• By The Financial District

Trump Back At White House For New Year, Mike Lindell Prophesies

Pillow magnate-turned-election conspiracy theorist Mike Lindell has a new prediction: Donald Trump will be back in the Oval Office by New Year's Eve.

Photo Insert: 'My Pillow Guy,' Mike Lindell

For months, Lindell floated August as the deadline for Trump's reinstatement, landing on Aug. 13 as the day Joe Biden's electoral victory would be thrown out.


Though the 13th passed without any developments and his South Dakota "cyber symposium" fell flat, the infamous MyPillow CEO is still in Trump's good graces — earning a glowing endorsement from Trump at a rally in Cullman, Alabama on the night of August 21, 2021, Zachary Petrizzo reported for Salon.


Lindell was even given a prominent speaking slot at the event, using the time to rail against Fox News for ignoring him while continuing to promote a variety of debunked election-related conspiracies.


Lindell also claimed that Trump would be re-instated by the end of the calendar year. "It has to happen now. It's Trump 2021. 100% Trump 2021! And it's — this election when it does get pulled down, there were so many down-tickets effected. Maybe the Supreme Court and that they just do a whole new election, which is fine," the pillow tycoon said.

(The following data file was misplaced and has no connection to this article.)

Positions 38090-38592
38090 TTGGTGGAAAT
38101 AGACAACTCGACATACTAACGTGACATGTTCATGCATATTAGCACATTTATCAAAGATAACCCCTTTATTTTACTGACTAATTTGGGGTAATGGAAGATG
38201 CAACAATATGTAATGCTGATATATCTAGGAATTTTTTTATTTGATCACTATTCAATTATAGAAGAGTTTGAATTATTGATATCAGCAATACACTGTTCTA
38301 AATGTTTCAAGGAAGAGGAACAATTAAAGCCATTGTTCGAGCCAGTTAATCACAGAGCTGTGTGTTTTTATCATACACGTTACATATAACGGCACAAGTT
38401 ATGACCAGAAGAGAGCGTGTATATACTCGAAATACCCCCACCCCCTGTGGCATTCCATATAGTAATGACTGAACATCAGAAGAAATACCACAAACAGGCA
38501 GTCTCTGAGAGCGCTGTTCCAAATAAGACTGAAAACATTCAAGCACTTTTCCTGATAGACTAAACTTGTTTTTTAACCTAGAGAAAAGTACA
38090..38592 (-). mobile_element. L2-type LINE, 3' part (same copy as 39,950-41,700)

All the news: Business man in suit and tie smiling and reading a newspaper near the financial district.

"But remember everybody, we have to melt down the machines to make prison bars out of them!"


Salon attended Lindell's "cyber symposium" and found no evidence he had ever possessed the long-promised "packet capture" (PCAPs) election data he attempted to present at the South Dakota gathering. Instead, Lindell baselessly accused "antifa" of infiltrating his event to sabotage him and divert attention from the disclosure of his "absolute proof."


Government & politics: Politicians, government officials and delegates standing in front of their country flags in a political event in the financial district.

While Trump praised Lindell's handpicked experts on Saturday night, the actual three-day event included dozens of third-party cybersecurity experts that said his data was essentially bunk.


One career "packet capture" specialist even told Salon the data Lindell shared was in the wrong format — leading him to demand a cut of the $5 million reward promised to anyone who could prove the data was not legitimate.



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